What the tenancy agreement says
Contractual duties tend to arise from the tenancy agreement that a landlord (whether they are a private or a social landlord) has with his/her tenant(s). Therefore, it is helpful to breakdown exactly what the tenancy agreement says about landlord duties in relation to repair and disrepair issues.
A tenant always occupies premises under the terms of a contract of letting. The contact may be in writing, or it may be verbal or assumed from the actions of the landlord and the tenant. In other words, one person occupies premises and the other accepts rent from them. The terms of the tenancy agreement relating to disrepair may either be in express terms, in the contract following agreement between the landlord and tenant either orally or in writing, and/or in implied terms, which are to be read into the contract as a result of statute or common law. For more information on leases, please see the section on the essentials of leases.
To determine which statutory duties apply to the landlord you'll need to know the security of tenure. Scottish secure tenancies  are subject to the landlord's repairing obligations are outlined in the Housing (Scotland) Act 2001.  Private tenancies  are subject to the repairing standard found in the Housing (Scotland) Act 2006.  Whatever the lease actually says (and many leases are likely to be silent on the matter) it is important to remember that while the landlord may try to evade her/his liability to repair, s/he can only do so in specific circumstances . Even if the landlord manages to exclude her/his common law duties, s/he cannot exclude her/his statutory duties. Another point to consider is that in any court action because of disrepair, if the landlord has tried to exclude or modify her/his obligations, and if there is any ambiguity in the repair clause of the tenancy, then that clause will be looked at by the court in favour of the tenant. There is also a legal presumption that there is no intention to contract out of the common law.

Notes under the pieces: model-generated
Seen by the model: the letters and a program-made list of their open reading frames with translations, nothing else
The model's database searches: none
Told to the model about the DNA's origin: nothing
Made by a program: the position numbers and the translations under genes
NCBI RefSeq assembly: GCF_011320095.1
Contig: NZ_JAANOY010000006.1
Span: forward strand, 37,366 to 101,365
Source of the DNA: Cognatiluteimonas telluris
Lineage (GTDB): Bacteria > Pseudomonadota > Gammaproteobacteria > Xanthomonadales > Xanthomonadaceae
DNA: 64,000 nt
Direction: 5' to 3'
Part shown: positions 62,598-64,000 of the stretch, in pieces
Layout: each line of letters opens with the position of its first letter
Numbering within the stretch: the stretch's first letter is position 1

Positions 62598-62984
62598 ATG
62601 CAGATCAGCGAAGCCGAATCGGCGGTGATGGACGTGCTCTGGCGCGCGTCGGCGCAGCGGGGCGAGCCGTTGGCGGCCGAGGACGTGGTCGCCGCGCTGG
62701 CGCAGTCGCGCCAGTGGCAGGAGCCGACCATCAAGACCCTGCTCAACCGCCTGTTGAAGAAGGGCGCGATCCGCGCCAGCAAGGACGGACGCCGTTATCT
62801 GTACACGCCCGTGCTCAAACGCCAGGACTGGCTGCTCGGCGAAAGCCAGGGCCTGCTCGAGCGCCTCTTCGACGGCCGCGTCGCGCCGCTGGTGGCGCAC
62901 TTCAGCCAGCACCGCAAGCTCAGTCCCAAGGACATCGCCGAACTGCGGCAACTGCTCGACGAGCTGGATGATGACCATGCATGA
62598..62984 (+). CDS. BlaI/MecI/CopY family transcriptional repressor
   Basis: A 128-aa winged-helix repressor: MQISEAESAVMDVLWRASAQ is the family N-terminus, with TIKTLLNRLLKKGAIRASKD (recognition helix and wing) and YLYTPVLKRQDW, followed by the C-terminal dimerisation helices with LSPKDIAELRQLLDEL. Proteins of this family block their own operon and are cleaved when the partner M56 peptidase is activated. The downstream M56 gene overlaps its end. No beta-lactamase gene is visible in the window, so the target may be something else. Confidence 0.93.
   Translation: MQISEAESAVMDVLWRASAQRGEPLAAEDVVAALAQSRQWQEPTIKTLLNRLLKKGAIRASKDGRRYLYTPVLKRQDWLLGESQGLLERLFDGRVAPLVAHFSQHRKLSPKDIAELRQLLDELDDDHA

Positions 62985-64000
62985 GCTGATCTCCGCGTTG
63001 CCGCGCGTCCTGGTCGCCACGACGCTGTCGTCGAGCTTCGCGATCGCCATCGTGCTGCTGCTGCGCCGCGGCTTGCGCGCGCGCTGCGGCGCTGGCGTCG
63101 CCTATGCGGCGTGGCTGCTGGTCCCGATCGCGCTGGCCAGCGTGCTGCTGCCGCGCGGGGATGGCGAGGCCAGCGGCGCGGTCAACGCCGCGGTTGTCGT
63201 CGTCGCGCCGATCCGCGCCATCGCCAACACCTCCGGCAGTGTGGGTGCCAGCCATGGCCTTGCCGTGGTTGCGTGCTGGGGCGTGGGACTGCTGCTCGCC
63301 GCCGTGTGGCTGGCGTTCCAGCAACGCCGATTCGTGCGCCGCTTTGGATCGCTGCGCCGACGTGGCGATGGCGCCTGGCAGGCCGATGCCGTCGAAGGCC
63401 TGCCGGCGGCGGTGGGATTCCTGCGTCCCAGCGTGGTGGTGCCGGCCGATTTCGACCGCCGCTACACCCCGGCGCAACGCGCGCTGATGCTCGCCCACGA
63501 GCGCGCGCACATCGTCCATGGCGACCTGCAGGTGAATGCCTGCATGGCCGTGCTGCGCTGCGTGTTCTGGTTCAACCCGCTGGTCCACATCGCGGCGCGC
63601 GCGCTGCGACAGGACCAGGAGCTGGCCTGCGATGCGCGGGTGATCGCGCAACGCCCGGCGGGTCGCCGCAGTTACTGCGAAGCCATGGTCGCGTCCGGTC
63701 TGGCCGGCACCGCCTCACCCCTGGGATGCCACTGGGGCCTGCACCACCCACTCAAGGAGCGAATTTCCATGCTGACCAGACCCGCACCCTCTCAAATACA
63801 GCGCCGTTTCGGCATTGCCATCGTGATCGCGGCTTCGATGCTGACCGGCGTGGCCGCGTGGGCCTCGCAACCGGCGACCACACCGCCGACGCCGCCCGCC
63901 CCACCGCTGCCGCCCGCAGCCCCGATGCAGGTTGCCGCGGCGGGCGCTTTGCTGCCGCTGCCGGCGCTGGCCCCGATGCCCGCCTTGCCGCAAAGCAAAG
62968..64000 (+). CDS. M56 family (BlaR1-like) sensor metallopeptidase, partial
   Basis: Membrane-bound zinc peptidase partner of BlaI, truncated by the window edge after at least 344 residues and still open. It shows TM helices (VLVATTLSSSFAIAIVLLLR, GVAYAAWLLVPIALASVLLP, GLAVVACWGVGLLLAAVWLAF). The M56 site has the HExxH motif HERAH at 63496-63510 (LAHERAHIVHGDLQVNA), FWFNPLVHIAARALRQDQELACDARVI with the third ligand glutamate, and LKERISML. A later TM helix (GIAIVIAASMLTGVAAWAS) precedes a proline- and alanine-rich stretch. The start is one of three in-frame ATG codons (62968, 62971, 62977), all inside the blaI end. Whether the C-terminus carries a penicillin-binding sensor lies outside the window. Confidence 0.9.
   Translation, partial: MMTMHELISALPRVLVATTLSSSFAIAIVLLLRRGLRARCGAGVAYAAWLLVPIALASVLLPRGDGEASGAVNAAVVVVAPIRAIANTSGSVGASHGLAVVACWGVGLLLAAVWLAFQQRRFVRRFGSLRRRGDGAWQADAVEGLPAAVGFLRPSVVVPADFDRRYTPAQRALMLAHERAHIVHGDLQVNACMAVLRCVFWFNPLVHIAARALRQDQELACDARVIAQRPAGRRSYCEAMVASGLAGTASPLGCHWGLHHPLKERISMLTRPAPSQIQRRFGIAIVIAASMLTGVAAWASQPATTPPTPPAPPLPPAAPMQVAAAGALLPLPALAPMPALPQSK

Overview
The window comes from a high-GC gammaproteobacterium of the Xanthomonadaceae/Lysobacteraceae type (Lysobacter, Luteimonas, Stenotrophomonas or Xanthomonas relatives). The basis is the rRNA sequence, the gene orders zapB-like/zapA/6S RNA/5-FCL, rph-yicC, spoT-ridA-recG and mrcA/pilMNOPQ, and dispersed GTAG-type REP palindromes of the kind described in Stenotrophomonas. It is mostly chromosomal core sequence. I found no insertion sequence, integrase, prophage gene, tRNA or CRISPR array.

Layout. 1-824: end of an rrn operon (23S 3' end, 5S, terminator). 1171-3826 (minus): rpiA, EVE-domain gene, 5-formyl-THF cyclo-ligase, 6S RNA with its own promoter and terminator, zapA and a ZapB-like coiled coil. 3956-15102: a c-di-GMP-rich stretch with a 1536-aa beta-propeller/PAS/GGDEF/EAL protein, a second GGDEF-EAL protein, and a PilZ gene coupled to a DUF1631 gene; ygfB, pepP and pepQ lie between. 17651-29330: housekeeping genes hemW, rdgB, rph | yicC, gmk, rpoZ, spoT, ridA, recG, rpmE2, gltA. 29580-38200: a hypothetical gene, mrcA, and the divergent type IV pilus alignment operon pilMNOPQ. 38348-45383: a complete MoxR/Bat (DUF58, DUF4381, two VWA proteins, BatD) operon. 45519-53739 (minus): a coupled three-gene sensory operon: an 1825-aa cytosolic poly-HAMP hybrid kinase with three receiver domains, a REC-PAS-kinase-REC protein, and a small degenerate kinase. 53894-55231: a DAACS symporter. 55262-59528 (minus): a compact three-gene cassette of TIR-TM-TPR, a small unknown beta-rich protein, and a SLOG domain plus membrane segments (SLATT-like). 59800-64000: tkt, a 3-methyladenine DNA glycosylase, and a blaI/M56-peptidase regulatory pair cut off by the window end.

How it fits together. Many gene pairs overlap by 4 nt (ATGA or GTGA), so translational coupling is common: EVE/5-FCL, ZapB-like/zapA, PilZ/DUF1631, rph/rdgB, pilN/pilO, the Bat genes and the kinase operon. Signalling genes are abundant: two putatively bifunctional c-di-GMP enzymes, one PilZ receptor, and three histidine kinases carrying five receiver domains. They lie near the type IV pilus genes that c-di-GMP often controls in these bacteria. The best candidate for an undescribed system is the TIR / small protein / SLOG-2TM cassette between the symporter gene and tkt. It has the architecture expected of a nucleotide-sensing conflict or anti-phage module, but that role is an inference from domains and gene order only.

Like the landlord, the tenant has repairing responsibilities that are found in the express and implied terms of the tenancy.
The tenant is under an implied duty to use the subjects with reasonable care. This means that any damage caused by the tenant's negligence in this duty will have to be made good by her/him. The duty would include such things as turning off the water if going away in winter.  The duty does not cover fair 'wear and tear', as these are the landlord's responsibility.
Last updated: 10 February 2020
s.11(1)(b) and sch.4 Housing (Scotland) Act 2001
sch.4 Housing (Scotland) Act 2001
s.12 Housing (Scotland) Act 2006
chpt.4 Housing (Scotland) Act 2006
secure tenancies: s.24 & 26 Housing (Scotland) 2001, private tenancies: s.17 Housing (Scotland) 2006
Hastie v Edinburgh District Council 1981 SLT (Sh. Ct.) 61 and 92
Mickel v M'Coard 1913 SC 896 1913 1 SLT 463 where a tenant leaving a house empty in winter without turning off the water or telling the landlord was held liable for the damage caused by burst pipes